Posted in 2022 Election | 1 Comment

Coming Soon to a TV Show Near You

David Minsky, Miami Atty Says Ex’s Lover Is Damaging Firm’s Reputation:

Law360 (November 14, 2022, 4:30 PM EST) — A Miami attorney has accused her ex-boyfriend’s new girlfriend of cyberstalking and “smugly” posting numerous anonymous Google reviews that she says are damaging her law firm’s reputation, leading to a substantial drop in clientele.

In a complaint filed Thursday in Miami-Dade County’s Eleventh Judicial Circuit Court, attorney Jessica C. Portalatin said the Jane Doe defendant is using anonymity to post threats and defamatory reviews, which are prominently featured in search engine results.

The article is paywalled, but here is the complaint.

(Only in Miami?)

Posted in Law: Everything Else | Leave a comment

Why Biden & Co Beat the Polls

The conventional wisdom on mid-term elections is that the party in the White House loses seats. How many they lose is supposed to be highly correlated to the incumbent President’s poll numbers.

Yet, Democrats suffered only very modest losses–albeit with large consequences since their majorities were so thin–given that President Biden’s approval number was in the lower 40s, a number that historically suggested greater losses.

I think I can explain at least a big part of that: the polls missed something important. The classic question asks what the voter thinks of President Biden’s job performance. The choices offered are Very Satisfied, Somewhat Satisfied, Somewhat Unsatisfied, and Very Unsatisfied. They’ll usually take a “no opinion/undecided” if you offer it. Critically, the polls don’t ask why voters are unsatisfied.

Commentators assume, based no doubt on experience, that voters unsatisfied with the President are more likely to take it out on the party at election time. The more unsatisfied they are, the worse for the party. That logic fails in the case of Biden because a significant fraction of the unsatisfied voters think he is too moderate or insufficiently aggressive against Republican tactics. Those voters are never going to vote for Republicans. They may stay home, contributing to the extent that turnout matters, but if they do vote, they are going to vote for Democrats, and all the more so if the Democrat on the ticket seems like a real progressive rather than a triangulator.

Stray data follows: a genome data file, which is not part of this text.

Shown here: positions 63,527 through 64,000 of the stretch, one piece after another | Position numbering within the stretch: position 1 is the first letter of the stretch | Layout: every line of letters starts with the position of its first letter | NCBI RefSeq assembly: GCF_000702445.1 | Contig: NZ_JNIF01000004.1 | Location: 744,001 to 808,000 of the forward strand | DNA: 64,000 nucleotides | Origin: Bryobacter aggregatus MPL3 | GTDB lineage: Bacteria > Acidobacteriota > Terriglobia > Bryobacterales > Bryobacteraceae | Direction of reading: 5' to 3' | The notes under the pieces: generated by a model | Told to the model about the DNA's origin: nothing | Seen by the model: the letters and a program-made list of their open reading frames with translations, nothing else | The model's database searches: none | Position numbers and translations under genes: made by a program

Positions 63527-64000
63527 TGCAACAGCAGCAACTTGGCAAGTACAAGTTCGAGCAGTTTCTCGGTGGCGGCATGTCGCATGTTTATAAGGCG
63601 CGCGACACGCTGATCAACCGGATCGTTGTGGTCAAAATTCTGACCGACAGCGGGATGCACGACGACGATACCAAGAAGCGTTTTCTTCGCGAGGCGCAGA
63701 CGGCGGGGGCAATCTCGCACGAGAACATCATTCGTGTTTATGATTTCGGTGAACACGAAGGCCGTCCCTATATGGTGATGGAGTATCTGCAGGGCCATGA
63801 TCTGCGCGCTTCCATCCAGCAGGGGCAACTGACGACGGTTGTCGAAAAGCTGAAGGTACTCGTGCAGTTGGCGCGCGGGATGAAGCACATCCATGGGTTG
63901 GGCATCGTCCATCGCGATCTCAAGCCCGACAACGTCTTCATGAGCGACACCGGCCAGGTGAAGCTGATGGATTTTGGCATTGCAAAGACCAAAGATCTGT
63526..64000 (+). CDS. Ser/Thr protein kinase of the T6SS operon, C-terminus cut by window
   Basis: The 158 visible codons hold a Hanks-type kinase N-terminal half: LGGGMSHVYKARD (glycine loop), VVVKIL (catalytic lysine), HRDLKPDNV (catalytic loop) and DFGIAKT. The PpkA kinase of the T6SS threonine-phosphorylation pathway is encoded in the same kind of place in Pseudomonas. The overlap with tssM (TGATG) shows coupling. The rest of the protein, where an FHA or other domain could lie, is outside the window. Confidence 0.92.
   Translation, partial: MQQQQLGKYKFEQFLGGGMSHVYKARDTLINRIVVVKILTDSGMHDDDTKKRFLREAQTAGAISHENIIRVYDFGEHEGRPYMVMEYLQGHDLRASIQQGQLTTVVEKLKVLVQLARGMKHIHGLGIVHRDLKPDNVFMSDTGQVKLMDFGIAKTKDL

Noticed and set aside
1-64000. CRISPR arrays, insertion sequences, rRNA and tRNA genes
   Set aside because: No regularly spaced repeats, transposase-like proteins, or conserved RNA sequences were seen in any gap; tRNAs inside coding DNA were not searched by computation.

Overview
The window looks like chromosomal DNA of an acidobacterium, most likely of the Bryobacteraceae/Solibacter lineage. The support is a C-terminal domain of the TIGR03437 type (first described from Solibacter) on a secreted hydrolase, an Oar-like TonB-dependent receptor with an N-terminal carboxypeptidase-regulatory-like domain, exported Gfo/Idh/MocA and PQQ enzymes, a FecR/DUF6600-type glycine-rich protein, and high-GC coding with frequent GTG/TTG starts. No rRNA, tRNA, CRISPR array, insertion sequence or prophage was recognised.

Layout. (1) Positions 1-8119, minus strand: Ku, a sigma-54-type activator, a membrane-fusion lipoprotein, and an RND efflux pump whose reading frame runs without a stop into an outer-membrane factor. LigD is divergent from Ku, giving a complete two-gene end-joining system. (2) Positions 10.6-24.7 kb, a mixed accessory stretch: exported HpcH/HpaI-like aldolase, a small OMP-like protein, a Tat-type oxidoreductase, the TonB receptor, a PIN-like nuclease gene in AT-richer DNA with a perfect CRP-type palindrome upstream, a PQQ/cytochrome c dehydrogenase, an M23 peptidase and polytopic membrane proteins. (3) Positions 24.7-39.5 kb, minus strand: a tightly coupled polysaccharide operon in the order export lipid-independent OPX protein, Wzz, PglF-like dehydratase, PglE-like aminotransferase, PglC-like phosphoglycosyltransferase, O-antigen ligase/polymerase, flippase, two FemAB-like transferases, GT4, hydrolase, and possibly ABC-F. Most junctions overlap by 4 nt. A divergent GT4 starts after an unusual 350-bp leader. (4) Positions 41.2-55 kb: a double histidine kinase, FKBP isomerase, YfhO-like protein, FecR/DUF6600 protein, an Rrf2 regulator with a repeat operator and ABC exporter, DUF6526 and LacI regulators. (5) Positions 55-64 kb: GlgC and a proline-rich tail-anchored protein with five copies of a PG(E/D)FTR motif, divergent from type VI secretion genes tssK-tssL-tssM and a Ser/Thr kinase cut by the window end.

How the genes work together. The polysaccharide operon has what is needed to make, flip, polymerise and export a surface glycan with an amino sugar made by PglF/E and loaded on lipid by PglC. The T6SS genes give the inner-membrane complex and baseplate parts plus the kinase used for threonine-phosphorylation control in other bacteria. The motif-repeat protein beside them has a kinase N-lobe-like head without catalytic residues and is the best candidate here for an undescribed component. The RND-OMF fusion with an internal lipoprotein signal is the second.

This group probably shows up in all the polling groups: If you think Biden is not progressive enough, you might nonetheless say say you are “Very Satisfied” on the grounds that at least he’s not the other guy. Or, like me, you might say you are “Somewhat Satisfied” on the grounds that while Biden did some good things, I would have liked much more. I can easily see how some progressives might also say they are Somewhat or Very Dissatisfied to have their high hopes disappointed. Until we poll better, we’ll never know how this breaks down, but I’m certain this group exists, and that while not enormous it’s well sizeable enough to move the needle.

TL/DR: Democrats did better than expected because the way Biden’s approval number is measured ignores the existence of Progressives who wish Biden were different–but are never going to vote for Republicans.

Posted in 2022 Election | 5 Comments